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A Yoga Sequence That Builds Both Strength and Flexibility

The balance between effort and ease can be elusive—both in yoga and in life. This practice helps remind you how it feels.

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There’s an inside joke among yoga teachers that if we had a nickel for every time someone told us that they have never tried yoga because they aren’t flexible enough, we would be rich. Kidding aside, the fact that so many people make this remark reaffirms that there is a common misconception that yoga is all about intimidating poses that ask you to bend your body in anatomy-defying ways.

However, according to the classical definition of asana, which is the physical practice of yoga, flexibility is only half the story. The seminal yogic text, the Yoga Sutras of Patanjli, defines asana as sthira sukha asanam, a steady and comfortable seat. This means that each yoga pose should contain the seemingly opposing qualities of being expansive and contracted, flexible and strong, fluid yet structured.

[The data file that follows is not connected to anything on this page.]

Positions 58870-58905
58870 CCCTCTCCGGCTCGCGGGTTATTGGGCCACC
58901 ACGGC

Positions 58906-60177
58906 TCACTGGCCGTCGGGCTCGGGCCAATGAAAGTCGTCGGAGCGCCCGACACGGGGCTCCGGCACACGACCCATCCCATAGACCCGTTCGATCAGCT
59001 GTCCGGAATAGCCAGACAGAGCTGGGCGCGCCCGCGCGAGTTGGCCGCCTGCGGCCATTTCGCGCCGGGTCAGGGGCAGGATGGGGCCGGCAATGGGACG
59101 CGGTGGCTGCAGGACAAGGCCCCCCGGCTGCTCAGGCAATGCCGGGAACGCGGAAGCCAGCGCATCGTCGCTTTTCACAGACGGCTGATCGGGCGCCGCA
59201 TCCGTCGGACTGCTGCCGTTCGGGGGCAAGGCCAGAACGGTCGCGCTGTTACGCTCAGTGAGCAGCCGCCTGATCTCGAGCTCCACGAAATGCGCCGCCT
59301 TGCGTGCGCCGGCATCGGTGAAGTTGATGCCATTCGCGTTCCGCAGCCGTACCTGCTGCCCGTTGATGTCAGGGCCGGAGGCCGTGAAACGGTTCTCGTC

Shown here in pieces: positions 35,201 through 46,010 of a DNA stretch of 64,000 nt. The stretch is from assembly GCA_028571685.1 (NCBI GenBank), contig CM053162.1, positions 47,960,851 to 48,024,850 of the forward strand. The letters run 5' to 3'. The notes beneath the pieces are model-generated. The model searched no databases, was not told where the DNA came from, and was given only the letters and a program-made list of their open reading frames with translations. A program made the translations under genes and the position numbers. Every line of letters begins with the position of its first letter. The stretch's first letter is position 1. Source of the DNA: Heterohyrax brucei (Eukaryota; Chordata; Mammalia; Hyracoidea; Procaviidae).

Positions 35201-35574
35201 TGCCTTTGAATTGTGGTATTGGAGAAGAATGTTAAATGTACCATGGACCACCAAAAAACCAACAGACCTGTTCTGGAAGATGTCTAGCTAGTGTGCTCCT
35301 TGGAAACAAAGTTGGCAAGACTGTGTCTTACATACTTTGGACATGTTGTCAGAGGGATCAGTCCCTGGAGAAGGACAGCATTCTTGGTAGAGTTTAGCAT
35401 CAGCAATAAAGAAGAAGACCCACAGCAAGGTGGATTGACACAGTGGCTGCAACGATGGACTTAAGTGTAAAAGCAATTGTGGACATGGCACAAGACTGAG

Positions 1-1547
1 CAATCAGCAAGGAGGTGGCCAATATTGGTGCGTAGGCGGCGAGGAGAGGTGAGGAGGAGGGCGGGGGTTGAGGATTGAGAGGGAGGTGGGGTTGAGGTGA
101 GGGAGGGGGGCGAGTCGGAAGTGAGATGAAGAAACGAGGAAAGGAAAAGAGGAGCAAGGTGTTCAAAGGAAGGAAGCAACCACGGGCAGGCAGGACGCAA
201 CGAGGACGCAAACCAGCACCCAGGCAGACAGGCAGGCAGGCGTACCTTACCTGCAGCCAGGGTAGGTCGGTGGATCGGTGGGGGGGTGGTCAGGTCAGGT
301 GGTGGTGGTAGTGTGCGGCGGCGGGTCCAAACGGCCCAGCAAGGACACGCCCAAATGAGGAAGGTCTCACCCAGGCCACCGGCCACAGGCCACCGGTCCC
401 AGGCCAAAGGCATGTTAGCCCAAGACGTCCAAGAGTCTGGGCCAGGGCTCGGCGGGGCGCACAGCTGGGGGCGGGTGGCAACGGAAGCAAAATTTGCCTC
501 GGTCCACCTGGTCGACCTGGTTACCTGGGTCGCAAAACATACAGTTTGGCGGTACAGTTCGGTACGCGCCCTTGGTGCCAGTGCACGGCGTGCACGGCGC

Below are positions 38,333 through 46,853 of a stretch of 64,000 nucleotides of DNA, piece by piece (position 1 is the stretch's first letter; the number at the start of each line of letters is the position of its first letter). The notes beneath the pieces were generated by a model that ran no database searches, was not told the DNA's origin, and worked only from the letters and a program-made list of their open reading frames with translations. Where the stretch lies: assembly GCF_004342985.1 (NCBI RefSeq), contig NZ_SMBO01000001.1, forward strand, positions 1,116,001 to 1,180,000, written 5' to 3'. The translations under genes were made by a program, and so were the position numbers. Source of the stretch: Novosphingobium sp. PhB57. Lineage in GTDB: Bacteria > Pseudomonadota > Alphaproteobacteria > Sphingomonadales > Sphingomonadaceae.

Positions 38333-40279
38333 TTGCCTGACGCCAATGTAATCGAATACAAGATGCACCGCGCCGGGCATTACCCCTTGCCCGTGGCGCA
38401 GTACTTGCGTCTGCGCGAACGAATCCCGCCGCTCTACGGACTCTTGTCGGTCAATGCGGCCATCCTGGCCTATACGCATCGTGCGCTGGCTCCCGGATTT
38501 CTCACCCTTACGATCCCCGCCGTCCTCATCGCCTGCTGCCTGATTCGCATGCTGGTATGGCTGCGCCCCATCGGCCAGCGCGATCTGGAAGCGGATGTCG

Finding this balance in each posture isn’t a fixed point but rather a continuum, one that we want to try not to let lean too far toward either end. For example, having too much sukha, or expansion, could take the form of either lack of muscular engagement or, for those who are hypermobile, going past a safe end range of flexibility. Too much sthira, or contraction, could appear as “muscling” through poses, overexerting oneself, and, quite often, holding the breath as a result.

The intention isn’t to achieve a equal amount of flexibility and strength in each pose. Instead, it’s being aware of the posture, its demands, and what we experience when we allow everything to come into some sort of balance, which varies depending on the pose, the person, and the day.

A sequence for building strength and flexibility

This sequence will help you find space and balance in the constant tussle between strength and flexibility.

Photo: Emilie Bers

Balasana (Child’s Pose) Variation